The early city based scenes are packed with claustrophobic angles along with symbolic camera moves to heighten the pace at which the city en masse moves and operates. Poor Lem (Charles Farrell) sticks out like a sore thumb and his good manners and country charm are lost on everybody but Kate (Mary Duncan).
The origins of City Girl stem from a memo Murnau sent to William Fox in which he stated he wished to make a film about wheat. “I would like to make a picture called Our Daily Bread. About wheat.” That hardly smacks of box office success. Another inspiration – a more direct influence – came from playwright Elliot Lester’s work The Mud Turtle.
As stated, the sound version of City Girl is lost. But to release a silent film in 1930 was commercial suicide. Some resisted such as Charles Chaplin who released Modern Times in the mid ’30s with synchronised sound effects and a bit of dialogue. Even at such an early period silent pictures were deemed anachronistic. As noted, sound crept into the movies. There was no rush after the technology developed. Most studios didn’t want to fork out in converting theatres to be equipped with sound systems. Many actors and actresses believed it was a passing fad and after a while things would get back to normal. When they realised that wasn’t to be the case many of them hired voice coaches or their careers sunk without a trace.
City Girl didn’t stand a chance. Mary Duncan retired from the screen in the early 1930s. Kate the waitress is a brilliant character and deserves a place next to Janet Gaynor as a Murnau heroine. One does feel the sense of Murnau grinding against American believes in Sunrise and City Girl. America is a country not much interested in the past and only the undefined, but exciting future. Murnau, in setting up the battle of urban versus bucolic, certainly sees the city landscape as something to fear. The German sensibility seeks to enjoy nature and natural environments. The Man and Woman in Sunrise find trouble in the city. Lem and Kate find each other but they escape from the metropolis to forge a new life together in the farming community. It isn’t easy for Kate at all but she proves her worth.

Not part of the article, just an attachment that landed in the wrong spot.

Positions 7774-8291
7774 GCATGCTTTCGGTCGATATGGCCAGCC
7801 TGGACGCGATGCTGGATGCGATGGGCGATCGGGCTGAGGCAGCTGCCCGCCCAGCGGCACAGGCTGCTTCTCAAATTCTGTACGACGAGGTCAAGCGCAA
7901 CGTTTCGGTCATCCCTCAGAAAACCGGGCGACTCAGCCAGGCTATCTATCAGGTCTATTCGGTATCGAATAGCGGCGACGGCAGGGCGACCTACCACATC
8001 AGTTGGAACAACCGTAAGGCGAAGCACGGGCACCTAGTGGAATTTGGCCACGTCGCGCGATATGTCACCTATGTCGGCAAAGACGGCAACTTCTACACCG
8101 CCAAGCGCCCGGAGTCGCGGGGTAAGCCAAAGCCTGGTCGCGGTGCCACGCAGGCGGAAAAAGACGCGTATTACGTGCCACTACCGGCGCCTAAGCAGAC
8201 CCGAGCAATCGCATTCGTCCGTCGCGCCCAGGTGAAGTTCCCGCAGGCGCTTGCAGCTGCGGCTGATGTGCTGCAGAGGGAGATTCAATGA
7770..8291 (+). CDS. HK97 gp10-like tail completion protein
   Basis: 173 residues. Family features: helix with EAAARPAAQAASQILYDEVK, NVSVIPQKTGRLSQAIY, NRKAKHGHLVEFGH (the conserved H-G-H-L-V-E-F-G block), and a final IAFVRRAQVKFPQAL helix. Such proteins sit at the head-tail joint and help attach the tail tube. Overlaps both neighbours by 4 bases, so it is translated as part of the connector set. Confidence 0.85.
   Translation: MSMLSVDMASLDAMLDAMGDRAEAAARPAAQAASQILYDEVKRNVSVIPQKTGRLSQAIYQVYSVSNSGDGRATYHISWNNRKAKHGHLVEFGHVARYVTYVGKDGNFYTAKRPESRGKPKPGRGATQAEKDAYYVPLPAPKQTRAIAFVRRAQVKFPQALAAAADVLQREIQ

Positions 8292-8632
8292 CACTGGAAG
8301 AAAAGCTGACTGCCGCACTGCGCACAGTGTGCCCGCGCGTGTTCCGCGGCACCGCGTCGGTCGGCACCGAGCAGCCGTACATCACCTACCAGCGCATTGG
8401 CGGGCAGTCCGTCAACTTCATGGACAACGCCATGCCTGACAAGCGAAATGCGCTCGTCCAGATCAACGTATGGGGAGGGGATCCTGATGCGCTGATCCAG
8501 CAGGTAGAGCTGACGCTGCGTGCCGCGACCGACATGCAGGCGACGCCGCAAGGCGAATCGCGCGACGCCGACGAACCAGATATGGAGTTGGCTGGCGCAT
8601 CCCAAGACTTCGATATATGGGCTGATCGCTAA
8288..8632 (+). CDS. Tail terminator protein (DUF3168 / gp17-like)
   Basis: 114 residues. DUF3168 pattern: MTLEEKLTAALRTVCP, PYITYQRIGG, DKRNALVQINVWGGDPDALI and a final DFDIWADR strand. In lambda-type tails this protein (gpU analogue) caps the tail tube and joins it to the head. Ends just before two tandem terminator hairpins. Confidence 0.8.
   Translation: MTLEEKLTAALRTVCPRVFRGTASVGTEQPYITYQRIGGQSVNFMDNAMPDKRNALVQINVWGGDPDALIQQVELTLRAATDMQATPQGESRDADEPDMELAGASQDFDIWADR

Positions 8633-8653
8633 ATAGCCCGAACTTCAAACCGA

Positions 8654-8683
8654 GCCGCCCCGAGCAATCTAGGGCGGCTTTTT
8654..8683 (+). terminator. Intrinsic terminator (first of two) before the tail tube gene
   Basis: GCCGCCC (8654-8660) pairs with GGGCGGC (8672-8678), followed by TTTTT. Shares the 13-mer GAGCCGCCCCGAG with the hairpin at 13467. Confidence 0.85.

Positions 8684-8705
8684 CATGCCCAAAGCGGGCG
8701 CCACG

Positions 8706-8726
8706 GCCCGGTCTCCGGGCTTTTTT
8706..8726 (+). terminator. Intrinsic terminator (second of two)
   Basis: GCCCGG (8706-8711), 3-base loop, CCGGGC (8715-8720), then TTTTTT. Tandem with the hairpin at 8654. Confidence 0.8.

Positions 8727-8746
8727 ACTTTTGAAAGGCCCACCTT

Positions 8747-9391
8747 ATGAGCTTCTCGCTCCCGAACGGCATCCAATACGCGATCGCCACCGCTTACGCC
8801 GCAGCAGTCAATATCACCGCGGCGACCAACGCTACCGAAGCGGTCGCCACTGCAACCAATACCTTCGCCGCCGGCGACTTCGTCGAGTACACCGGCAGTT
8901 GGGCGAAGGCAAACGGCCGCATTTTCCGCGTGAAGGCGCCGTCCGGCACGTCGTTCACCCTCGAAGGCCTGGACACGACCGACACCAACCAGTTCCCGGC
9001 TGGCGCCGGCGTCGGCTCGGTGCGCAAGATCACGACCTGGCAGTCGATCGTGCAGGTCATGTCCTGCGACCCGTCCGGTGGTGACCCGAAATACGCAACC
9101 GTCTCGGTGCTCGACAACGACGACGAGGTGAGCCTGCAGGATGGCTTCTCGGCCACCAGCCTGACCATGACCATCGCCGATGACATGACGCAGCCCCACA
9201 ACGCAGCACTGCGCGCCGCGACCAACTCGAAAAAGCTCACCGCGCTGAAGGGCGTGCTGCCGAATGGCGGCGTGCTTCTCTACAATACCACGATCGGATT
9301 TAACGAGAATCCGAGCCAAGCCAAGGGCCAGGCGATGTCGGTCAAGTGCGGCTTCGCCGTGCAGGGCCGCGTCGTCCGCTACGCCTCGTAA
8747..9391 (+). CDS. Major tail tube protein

Murnau, in City Girl, uses symbolic editing and dissolves to makes points about mass production and the use of raw materials into artificial constructs. We see the farmer buttering bread which then dissolves into an electronic toaster in a city café. The farmer, Lem’s dad, has a relationship between his land, his bread and his lifestyle. The toaster in the cafe is there to be consumed without much thought. These are not the kinds of notions enjoyed in consumerist America.
Kate’s apartment is dusty, bathed in electric light, rattles every time a subway train goes by and she keeps a clockwork bird in a cage. This is seriously depressing stuff. Is this how people should live? Kate escapes her own cage and pokey room but finds life hard going in Minnesota. Lem’s father thinks all city girls are the same. Harlots out to make money. The film opens with this very notion as a woman sees Lem’s money and tries to latch onto him. It doesn’t work.
F.W. Murnau gave American cinema lashings of style which would leave their indelible mark for years. Within Sunrise there are stirrings of what would become film noir. The city vamp played by Margret Livingston is an early femme fatale. He formed a brittle marriage between art and melodrama. Murnau was a synthesiser and collaborator. Screenwriter Carl Mayer worked with him right until City Girl when they’d parted ways.
Murnau’s lyrical style influenced many contemporary and future filmmakers from John Ford to Terrence Malick. The director’s career and life might not have had a happy ending like his films but he attains a place as a cinema great and a maverick director who pushed the medium with his collaborators to new artistic heights. He gave the world Sunrise, for that alone, we should thank him and William Fox.
Sunrise and City Girl are available through Eureka’s Masters of Cinema label from restored digital prints. They are highly recommended. Formerly lost silent pictures are being discovered here and there and Four Devils is perhaps the most sought-after. It might turn up one day. One can hope.